As part of the “2030 Agenda for Sustainable Development,” the United Nations outlined Sustainability Development Goals (SDGs) as “a plan of action for people, planet, and prosperity.” Recognizing the essential role of digital technology in sustainable development, the Linux Foundation launched LF Sustainability. This initiative seeks to understand how Linux Foundation projects align with the different dimensions of sustainable development. By identifying where and how these projects impact us, we can discern where the Linux Foundation community can direct resources to expand and deepen these efforts.
Linux Foundation’s projects support a variety of use cases and industry needs. Contributors to the Zephyr project are building small, scalable, real-time operating systems optimized for resource-constrained networks of devices. Such networks will help users to spin up an Internet of Things across multiple architectures, reduce their costs, and accelerate the launch of new products and services. Members of the Zephyr community imagine billions of connected embedded devices—simple connected sensors, LED wearables, modems, and small wireless gateways—that work to improve health and create decent jobs and equal opportunities on one hand, and support diverse business models and markets on the other, with monitoring tools to strengthen institutions.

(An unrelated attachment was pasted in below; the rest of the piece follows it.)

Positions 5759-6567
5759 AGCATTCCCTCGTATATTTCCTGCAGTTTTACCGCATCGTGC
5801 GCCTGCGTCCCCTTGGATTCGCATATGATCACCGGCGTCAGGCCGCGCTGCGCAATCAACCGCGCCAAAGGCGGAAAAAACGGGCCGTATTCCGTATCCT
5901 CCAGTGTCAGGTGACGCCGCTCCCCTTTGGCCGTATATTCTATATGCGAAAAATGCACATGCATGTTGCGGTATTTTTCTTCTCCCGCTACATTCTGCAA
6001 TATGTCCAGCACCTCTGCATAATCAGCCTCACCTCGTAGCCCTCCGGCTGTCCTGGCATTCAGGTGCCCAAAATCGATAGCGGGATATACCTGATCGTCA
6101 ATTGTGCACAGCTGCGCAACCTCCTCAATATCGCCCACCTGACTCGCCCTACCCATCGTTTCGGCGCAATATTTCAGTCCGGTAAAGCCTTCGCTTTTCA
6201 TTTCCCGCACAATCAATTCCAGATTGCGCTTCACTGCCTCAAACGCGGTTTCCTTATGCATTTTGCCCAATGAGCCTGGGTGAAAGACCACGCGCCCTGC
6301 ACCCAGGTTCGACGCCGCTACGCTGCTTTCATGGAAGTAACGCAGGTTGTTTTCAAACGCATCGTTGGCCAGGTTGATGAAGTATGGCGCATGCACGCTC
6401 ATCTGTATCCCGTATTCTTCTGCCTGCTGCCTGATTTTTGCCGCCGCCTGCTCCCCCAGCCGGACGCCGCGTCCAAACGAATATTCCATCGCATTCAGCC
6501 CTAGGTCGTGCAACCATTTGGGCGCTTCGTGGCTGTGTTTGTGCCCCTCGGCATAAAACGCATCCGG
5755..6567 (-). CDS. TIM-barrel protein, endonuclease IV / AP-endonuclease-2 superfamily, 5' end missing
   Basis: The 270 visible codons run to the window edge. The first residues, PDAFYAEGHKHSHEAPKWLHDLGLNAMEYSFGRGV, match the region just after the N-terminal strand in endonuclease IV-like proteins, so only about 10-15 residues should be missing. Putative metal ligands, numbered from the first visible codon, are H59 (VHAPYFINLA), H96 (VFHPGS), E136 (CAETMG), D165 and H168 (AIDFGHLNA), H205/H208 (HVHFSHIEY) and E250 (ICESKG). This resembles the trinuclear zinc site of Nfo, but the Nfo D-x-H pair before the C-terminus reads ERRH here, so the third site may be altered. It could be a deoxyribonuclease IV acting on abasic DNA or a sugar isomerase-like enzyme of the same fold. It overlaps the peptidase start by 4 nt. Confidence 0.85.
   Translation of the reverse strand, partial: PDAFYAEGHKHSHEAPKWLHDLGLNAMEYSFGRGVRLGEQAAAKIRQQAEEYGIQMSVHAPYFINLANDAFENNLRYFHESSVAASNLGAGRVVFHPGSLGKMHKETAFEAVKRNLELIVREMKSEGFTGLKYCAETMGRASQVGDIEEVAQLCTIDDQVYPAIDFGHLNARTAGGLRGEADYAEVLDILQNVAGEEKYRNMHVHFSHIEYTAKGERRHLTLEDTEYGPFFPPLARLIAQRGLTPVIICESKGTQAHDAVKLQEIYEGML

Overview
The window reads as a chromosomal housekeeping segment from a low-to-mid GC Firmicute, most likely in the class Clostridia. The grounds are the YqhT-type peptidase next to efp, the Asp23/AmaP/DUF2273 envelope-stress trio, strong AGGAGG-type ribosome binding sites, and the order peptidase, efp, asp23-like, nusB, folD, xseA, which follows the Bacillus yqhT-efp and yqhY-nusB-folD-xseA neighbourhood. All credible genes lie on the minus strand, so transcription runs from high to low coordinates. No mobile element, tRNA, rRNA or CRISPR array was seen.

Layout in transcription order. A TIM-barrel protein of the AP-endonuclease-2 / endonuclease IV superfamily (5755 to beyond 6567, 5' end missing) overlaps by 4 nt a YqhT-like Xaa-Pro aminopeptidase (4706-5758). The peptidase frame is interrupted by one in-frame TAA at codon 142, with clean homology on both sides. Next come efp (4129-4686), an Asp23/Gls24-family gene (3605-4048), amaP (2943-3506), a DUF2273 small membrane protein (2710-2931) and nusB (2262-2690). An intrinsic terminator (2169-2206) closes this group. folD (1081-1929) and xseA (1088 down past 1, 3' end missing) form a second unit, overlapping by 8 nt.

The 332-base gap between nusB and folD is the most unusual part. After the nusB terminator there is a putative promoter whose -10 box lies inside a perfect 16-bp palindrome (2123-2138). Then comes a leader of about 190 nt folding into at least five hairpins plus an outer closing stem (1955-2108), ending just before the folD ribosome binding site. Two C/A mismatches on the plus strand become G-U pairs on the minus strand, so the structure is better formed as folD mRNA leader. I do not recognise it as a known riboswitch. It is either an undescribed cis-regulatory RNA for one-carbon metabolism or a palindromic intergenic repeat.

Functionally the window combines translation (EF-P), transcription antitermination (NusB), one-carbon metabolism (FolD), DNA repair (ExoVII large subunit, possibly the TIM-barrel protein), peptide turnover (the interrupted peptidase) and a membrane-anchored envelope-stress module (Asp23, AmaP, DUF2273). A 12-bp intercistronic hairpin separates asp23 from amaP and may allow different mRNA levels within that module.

As such, Zephyr meets several of the UN’s Sustainability Development Goals.
For example, Zephyr supports systems such as electrical grid monitoring with on-device machine learning. The RTOS supports the transition to renewable energy and helped improve the efficiency and dependability of electricity grids. More efficient grids make for lower carbon emissions SDG 9.
Stewart explained how the latter supported the transition to renewable energy and helped improve the efficiency and dependability of electricity grids. More efficient grids make for lower carbon emissions (SDG 13 Climate Action).
“On various smart devices, if you see a device that has suddenly gone from a day battery life to a week battery life, then its manufacturer has likely switched to using Zephyr underneath the covers,” said Kate Stewart, Vice President of Dependable Embedded Systems at the Linux Foundaiton. “It is the breadth of implementations that makes Zephyr integral to digital innovation and infrastructure across industries where the Linux kernel is too big to fit.”
Example SDG goals that Zephyr meets includes:
- SDG 2 Zero Hunger: IoT Greenhouse Monitor
- SDG 3 Good Health and Well Being: Oticon Hearing Aids, Intellinium Safety Pods
- SDG 7 Affordable Clean Energy: Sodaq TRACK Solar, Bl!xt Zero, Vestas Wind Turbines, Golioth AC Power Monitor, Golioth DC Power Monitor, the Libre Solar Project
- SDG 9 Industry, Innovation and Infrastructure: Pro Glove, Best Sensor Pump Monitor, Adhoc Smart Waste, Sensing LoRa tracker, Smart IoT Device Ram 1
- SDG 15 Life on Land: Reliable Reindeer Tracking and OpenCollar.io Initiative, GSP trackers for pets
Download the full Open Source for Sustainability report here.
Learn more about how Zephyr meets the SDGs at the Linux Foundation Member Summit, the annual gathering for member organizations, hosted in Monterey, California on October 24-26. Stewart will present, “Enabling UN Sustainable Development Goals: Zephyr Project Contributions” Tuesday, October 24 at 4:15 pm PDT.
For more information about the 2024 event, stay tuned by subscribing to the Zephyr quarterly newsletter or connect with us on @ZephyrIoT, Zephyr Project LinkedIn or the Zephyr Discord Channel to talk with community and TSC members.